The Respiratory Function of the Blood

  • Giles F. Filley
Part of the Advances in Experimental Medicine and Biology book series (AEMB, volume 6)


Study of the physiological mechanisms of oxygen transport makes particularly clear the distinction between the pressure of oxygen (or its chemical potential — an intensity factor) and the amount of oxygen (or, per unit volume, its concentration — a quantity factor). This distinction is more recognized in thermodynamics than in physiological chemistry; it is especially important in considering systems capable of dissociating (1,2,7).


Intensity Factor Oxygen Transport Dissociation Curve Carbon Dioxide Pressure Bohr Effect 
These keywords were added by machine and not by the authors. This process is experimental and the keywords may be updated as the learning algorithm improves.


Unable to display preview. Download preview PDF.

Unable to display preview. Download preview PDF.


  1. (1).
    Clark, W.M.: The Determination of Hydrogen Ions. Baltimore, Williams and Wilkins Co., 3rd Ed., 1928, pp xiii, 35, 36.Google Scholar
  2. (2).
    Wyman, J., Jr.: Heme Proteins in Advances in Protein Chemistry. Ed. by M.L. Anson and J.T. Edsall, New York, Acad. Press, p 436, 1918.Google Scholar
  3. (3).
    Henderson, L.J.: Blood. A Study in General Physiology. New Haven, Yale Univ. Press, 1928.Google Scholar
  4. (4).
    Brewer, G.J., J.W. Eaton, J. Weil, and R.F. Grover: Red cell metabolism in health and disease: Studies of red cell glycolysis and interactions with carbon monoxide, smoking and altitude. This symposium.Google Scholar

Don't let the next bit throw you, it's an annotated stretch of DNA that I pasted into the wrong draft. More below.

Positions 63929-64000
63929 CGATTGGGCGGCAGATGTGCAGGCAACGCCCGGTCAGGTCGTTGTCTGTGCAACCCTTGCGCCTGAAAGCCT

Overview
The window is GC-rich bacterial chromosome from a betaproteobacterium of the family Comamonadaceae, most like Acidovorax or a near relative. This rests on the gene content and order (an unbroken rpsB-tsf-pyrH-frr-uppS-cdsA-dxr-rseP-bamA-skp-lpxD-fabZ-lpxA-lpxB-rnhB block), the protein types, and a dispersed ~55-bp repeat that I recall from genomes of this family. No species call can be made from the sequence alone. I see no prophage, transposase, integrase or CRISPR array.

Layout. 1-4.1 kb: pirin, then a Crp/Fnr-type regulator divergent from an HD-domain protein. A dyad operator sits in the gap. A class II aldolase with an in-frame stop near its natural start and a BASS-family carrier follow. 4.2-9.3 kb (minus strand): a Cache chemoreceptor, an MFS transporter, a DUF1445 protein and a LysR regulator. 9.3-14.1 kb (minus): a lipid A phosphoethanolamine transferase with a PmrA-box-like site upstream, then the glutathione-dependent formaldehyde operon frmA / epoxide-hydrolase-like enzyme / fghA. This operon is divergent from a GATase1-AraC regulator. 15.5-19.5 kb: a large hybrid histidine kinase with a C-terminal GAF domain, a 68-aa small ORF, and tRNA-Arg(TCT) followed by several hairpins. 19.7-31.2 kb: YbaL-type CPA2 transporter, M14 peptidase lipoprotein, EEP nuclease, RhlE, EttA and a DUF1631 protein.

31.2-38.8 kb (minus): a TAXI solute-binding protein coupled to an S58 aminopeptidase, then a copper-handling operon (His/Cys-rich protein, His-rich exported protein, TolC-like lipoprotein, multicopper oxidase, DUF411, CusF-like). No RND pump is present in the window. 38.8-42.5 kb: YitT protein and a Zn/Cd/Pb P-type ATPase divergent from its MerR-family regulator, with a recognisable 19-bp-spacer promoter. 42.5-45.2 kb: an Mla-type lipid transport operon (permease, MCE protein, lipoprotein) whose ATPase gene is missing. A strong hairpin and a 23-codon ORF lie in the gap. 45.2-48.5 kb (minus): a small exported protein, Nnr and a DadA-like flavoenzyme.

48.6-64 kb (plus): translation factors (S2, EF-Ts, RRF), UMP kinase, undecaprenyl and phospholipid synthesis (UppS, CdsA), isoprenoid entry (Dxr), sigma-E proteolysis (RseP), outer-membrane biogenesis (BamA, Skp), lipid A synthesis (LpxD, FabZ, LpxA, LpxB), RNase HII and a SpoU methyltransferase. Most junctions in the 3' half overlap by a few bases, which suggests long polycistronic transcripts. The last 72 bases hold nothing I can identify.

5. (5).
    Brody, J.S., and R.F. Coburn: Carbon monoxide-induced arterial hypoxemia. Science, 164, 1297, 1969.PubMedCrossRefGoogle Scholar
  6. (6).
    West, J.B.: Ventilation-perfusion inequality and overall gas exchange in computer models of the lung. Respiration Physiology, 7, 88, 1969.PubMedCrossRefGoogle Scholar
  7. (7).
    Wyman, J., Jr.: Linked functions and reciprocal effects in hemoglobin: A second look. Advances in Protein Chemistry, 19, 223, 1964.PubMedCrossRefGoogle Scholar
  8. (8).
    Rossi-Bernardi, L., and F.J.W. Roughton: The specific influence of carbon dioxide and carbamate compounds on the buffer power of hemoglobin and Bohr effects in human hemoglobin solutions. J. Physiol., 189, 1, 1967.PubMedGoogle Scholar
  9. (9).
    Perutz, M.F., H. Muirhead, L. Mazzarella, R.A. Crowther, J. Greer, and J.V. Kilmartin: Identification of residues responsible for the alkaline Bohr effect in hemoglobin. Nature, 222, 1240, 1969.PubMedCrossRefGoogle Scholar
  10. (10).
    Waddell, W.J., and R.G. Bates: Intracellular pH. Physiological Reviews, 49, 285, 1969.PubMedGoogle Scholar
  11. (11).
    Benesch, R., R.E. Benesch, and C.I. Yu. Reciprocal binding of oxygen and diphosphoglycerate. Proc. N.A.S., 59, 526, 1968.CrossRefGoogle Scholar
  12. (12).
    Roughton, F.J.W.: Handbook of Physiology, Sec. 3, Vol. I, p 814, American Physiol. Soc., Washington, D.C., 1964.Google Scholar

Copyright information

© Plenum Press, New York 1970

Authors and Affiliations

  • Giles F. Filley
    • 1
  1. 1.Webb-Waring Institute for Medical ResearchUniversity of Colorado Medical CenterDenverUSA

Personalised recommendations